There’s admirable energy in writer-director Cédric Ido’s The Gravity, owing in large part to its monumental musical theme and roving shots of troubled skies. On the ground, the film attempts to lace together a singular planetary event, a reunion of old friends, and a tale of rival criminals. The effort is there, but the results don’t add up.
The trouble starts in The Gravity when Christophe (Jean-Baptiste Anoumon) returns home from prison. Wordlessly he re-enters his former life, scoping the scene in his housing block to find the angle on a young gang, calling themselves ronin, that controls the area. He also reconnects with two brothers, Joshua (Steve Tientcheu) and Daniel (Max Gomis), on either end of the mobility spectrum: the former wheelchair-bound, the latter a sprinter. While Daniel also plans to leave his home for good, all of this detail is mostly foregrounding for a narrative that hammers in on its trio beyond much reason. While Ido points to the ominous alignment of our solar system’s planets, his characters get in deeper with problems of their own making—and his film loses itself looking for meaning in the face of its own scale.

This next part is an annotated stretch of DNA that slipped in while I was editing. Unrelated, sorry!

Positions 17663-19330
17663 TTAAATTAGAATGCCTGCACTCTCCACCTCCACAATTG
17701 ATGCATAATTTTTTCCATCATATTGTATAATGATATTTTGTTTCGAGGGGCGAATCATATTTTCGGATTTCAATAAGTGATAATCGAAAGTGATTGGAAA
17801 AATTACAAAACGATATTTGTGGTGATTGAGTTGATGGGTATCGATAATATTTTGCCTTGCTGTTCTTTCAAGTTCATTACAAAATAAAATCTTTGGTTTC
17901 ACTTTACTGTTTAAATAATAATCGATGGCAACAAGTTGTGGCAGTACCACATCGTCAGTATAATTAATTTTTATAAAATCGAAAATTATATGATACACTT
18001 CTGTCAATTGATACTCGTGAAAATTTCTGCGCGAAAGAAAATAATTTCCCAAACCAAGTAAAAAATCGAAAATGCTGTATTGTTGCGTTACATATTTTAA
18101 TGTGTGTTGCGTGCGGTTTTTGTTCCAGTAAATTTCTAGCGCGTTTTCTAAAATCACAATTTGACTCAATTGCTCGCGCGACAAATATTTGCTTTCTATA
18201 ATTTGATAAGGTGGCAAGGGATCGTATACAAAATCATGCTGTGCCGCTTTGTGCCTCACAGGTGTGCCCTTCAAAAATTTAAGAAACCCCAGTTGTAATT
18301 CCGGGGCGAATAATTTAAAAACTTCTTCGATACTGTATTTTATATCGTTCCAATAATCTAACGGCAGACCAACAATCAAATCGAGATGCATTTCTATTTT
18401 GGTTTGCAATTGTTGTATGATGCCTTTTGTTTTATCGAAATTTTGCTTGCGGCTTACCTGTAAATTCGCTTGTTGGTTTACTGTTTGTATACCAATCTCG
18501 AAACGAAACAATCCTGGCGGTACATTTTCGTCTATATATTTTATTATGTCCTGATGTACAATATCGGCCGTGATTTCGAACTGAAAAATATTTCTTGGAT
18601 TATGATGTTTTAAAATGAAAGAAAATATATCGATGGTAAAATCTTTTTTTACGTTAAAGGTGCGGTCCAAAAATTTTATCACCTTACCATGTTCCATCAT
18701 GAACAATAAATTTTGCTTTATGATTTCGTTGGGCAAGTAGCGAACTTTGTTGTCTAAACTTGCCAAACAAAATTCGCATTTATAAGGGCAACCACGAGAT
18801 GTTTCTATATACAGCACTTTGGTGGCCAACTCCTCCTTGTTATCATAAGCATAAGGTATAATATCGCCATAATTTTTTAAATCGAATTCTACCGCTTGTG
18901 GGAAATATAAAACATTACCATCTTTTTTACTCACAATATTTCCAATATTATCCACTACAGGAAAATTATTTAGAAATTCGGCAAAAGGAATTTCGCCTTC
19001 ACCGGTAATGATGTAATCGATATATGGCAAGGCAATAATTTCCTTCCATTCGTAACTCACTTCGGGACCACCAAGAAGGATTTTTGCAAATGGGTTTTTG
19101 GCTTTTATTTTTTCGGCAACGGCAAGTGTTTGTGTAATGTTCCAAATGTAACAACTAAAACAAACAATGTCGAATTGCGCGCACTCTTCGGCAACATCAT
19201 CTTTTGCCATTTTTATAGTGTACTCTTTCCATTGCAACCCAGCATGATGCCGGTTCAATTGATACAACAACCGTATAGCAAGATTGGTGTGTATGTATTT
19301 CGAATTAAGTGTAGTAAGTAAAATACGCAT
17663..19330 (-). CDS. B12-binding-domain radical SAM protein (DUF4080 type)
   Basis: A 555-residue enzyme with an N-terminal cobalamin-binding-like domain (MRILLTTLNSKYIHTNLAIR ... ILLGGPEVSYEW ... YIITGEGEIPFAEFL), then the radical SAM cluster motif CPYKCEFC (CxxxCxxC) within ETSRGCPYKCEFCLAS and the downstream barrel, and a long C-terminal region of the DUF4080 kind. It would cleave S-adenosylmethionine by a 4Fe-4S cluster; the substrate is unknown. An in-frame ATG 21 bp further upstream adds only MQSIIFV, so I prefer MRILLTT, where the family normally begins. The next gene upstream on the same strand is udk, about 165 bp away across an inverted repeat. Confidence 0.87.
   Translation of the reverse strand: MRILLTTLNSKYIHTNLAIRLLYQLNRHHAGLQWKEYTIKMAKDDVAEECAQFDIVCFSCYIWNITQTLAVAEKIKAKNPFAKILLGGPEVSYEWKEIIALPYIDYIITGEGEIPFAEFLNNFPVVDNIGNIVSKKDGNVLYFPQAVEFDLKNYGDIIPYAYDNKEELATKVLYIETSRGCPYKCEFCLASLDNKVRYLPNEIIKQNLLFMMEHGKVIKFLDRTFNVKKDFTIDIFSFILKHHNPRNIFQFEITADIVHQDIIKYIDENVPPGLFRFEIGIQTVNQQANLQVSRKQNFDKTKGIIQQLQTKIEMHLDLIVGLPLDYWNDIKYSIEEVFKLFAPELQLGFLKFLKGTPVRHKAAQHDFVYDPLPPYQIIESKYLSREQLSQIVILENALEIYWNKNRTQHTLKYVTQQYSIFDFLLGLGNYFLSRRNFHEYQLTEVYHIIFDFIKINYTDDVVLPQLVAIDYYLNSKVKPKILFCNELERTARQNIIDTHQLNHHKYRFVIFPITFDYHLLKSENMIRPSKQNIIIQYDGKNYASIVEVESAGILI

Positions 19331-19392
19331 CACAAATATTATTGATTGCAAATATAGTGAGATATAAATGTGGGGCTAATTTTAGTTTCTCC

There are a few interesting ideas in The Gravity, not least of which is the concept of a gang that leans on solidarity against the usual dog-eat-dog criminal minds. But as Ido ramps up his violence, we’re left to wonder what else this film could have been. Do we need it merely to tell us how hard life can be on earth?